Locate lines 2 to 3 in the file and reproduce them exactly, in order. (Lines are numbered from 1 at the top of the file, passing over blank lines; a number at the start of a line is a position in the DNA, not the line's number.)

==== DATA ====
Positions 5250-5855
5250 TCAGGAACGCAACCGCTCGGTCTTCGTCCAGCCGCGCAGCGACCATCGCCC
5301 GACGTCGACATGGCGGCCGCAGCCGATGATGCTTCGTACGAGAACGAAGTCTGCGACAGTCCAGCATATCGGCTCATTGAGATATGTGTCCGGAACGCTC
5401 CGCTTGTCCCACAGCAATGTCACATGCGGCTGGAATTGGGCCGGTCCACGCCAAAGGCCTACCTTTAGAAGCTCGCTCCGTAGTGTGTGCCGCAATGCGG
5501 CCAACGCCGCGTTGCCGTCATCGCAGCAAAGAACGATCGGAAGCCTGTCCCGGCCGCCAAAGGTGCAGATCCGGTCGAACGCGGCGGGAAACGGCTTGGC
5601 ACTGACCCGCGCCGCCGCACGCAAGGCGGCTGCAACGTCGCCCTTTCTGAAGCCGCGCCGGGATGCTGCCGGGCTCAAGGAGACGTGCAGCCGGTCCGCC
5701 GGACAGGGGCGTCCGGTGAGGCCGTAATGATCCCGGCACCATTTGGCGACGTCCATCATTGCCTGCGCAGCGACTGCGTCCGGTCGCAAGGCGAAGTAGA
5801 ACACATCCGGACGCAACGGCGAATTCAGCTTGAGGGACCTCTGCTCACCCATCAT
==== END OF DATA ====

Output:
5250 TCAGGAACGCAACCGCTCGGTCTTCGTCCAGCCGCGCAGCGACCATCGCCC
5301 GACGTCGACATGGCGGCCGCAGCCGATGATGCTTCGTACGAGAACGAAGTCTGCGACAGTCCAGCATATCGGCTCATTGAGATATGTGTCCGGAACGCTC